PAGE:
In this series I have explored the details of the stamp duty land tax (SDLT) landscape and how one in four property purchasers overpay their dues. If you bought a property of any kind in the last four years, then you may have overpaid your SDLT and be entitled to a refund from HMRC.
Often referred to as Stamp Duty, Stamp Duty Land Tax (SDLT) is a self-assessed tax paid by buyers of property in the UK. The amount paid is based on the value of the property, as well as other, less well known factors. Introduced in 2003 as a replacement for the old Stamp Duty, it has been one of the UK’s most adjusted and amended pieces of tax legislation ever since.
Nobody really thinks of SDLT as a tax. People assume that this ’levy’ is a simple calculated amount and that if you use the HMRC online calculator that is good enough to assess the amount you owe. But the calculator is a guide. It does not take into account any of the 37 reliefs you can claim against SDLT. Usually your professional property conveyancer will use the HMRC calculator to determine a final figure and then you may well overpay. As SDLT is a self-assessed tax if you overpay HMRC will not tell you.
The complexity of SDLT legislation, along with its tendency for change, has resulted in SDLT now being one of the least understood taxes in the UK. Most buyers rely heavily on their solicitors to correctly complete the SDLT return on their behalf. But solicitors, lawyers, agents and financial advisors are not tax specialists, and yet have been found liable in cases where they have made incorrect assumptions regarding a property, which then led to incorrect payments being made.
Add to this the fact that the SDLT calculators provided on HMRC’s websites, are not tailored to take into account all of the variables that can affect the amount due on a transaction, and there is plenty of margin for errors. In a 2018 statement to a national newspaper reporting on SDLT, HMRC clarified that the calculators are intended merely as ‘a guide’.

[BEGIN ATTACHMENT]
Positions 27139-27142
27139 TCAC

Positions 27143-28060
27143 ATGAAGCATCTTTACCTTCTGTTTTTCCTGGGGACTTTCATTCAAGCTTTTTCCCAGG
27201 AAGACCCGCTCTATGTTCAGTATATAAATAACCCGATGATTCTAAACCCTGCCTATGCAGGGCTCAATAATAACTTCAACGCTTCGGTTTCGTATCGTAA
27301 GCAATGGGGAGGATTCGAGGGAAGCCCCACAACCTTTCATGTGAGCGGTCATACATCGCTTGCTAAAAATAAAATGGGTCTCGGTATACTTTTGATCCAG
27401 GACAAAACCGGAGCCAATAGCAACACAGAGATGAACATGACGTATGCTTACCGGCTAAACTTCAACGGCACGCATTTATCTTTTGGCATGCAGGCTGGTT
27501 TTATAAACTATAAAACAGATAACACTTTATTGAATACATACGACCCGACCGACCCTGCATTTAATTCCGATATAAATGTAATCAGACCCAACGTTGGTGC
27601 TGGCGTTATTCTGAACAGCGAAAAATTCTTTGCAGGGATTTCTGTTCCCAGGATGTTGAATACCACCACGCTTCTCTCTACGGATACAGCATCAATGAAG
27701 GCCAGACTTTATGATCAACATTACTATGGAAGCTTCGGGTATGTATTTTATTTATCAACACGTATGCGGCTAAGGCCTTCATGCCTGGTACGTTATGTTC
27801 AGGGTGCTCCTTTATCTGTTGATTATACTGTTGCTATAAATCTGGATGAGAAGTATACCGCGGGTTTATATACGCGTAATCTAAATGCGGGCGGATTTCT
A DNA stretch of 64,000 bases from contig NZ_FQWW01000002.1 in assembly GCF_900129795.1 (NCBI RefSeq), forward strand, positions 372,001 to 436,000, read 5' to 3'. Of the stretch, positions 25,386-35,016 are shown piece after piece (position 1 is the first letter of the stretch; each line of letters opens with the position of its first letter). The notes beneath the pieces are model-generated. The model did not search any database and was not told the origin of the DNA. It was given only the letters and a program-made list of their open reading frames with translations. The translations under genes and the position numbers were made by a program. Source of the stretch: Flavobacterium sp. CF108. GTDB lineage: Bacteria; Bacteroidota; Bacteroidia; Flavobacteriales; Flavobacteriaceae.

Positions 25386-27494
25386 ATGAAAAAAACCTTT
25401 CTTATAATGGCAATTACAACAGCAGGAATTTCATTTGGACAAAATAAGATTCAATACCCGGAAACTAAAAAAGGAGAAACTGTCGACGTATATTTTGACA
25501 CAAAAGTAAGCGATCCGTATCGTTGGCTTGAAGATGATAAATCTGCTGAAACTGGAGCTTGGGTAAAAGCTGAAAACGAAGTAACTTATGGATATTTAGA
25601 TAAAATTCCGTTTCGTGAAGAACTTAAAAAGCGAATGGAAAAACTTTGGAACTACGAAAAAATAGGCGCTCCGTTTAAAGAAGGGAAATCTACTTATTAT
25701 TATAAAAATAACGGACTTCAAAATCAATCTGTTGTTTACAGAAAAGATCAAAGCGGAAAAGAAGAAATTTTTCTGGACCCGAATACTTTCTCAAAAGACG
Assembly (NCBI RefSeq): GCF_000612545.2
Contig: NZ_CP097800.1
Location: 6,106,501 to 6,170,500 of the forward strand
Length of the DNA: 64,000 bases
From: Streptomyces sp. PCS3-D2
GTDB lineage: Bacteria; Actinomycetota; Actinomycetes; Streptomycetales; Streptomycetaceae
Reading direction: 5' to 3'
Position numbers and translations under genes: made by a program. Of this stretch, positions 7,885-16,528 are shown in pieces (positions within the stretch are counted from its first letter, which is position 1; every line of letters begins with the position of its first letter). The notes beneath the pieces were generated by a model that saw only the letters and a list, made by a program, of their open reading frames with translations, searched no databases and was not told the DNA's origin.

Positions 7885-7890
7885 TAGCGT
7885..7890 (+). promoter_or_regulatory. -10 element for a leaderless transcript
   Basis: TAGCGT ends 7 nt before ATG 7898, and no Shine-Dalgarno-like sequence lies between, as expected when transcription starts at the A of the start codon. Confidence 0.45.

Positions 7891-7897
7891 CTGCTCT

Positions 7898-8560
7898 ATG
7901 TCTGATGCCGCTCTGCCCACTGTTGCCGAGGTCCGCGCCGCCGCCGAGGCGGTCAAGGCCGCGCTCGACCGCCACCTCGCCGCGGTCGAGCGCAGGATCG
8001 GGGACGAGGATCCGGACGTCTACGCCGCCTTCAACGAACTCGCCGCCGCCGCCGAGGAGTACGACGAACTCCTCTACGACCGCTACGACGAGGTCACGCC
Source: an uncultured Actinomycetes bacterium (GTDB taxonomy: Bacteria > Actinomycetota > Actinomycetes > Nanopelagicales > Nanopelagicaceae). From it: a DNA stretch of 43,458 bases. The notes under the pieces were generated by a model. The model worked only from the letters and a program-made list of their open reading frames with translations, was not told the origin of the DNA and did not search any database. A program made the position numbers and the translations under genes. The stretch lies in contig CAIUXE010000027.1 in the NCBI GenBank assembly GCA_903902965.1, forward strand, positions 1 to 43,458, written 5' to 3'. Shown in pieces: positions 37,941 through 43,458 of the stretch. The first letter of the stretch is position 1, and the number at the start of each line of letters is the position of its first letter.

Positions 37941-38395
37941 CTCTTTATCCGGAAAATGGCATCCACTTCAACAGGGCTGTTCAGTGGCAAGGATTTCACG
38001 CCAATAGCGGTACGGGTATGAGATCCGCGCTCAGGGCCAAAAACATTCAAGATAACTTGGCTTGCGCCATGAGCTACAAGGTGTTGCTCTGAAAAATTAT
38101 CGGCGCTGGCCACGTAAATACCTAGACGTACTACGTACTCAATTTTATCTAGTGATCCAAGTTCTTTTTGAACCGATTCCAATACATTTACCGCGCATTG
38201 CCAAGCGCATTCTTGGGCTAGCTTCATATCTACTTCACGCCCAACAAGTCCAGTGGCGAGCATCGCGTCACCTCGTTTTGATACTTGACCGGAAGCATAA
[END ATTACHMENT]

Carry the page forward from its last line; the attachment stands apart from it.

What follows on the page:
There are serious shortcomings in HMRC’s online SDLT tax calculator, which was not designed to take account of the present reliefs in the property tax system. Despite those shortcomings, buyers and their solicitors frequently use it and rely on it. Again HMRC themselves recently admitted their guide is intended purely as just that - ‘a mere guide’.
All this means that mistakes are common – as many as one in four SDLT returns are completed inaccurately which has led to millions of pounds being overpaid to HMRC every year. This can be because of missed reliefs based on the circumstances of the buyer, misclassification of the property being bought, or any one of the thirty seven exemptions set out in the legislation, but which are often missed by the solicitor completing the SDLT return.
If you have purchased a property you may be due a refund. The deadline for making a claim for a refund is four years from completion so if you are within that timeframe contact us for a free review. Despite the current SDLT holiday on properties below £500,000 there are a number of reliefs which can be claimed if you are currently in the process of purchasing above the threshold so again contact us for a discussion on this.
If you would like an exploratory chat about SDLT and how it may affect you, please contact me. Andrew Wood at Kaywood Ltd./BCA LinkedIn: https://www.linkedin.com/in/andrewwoodbca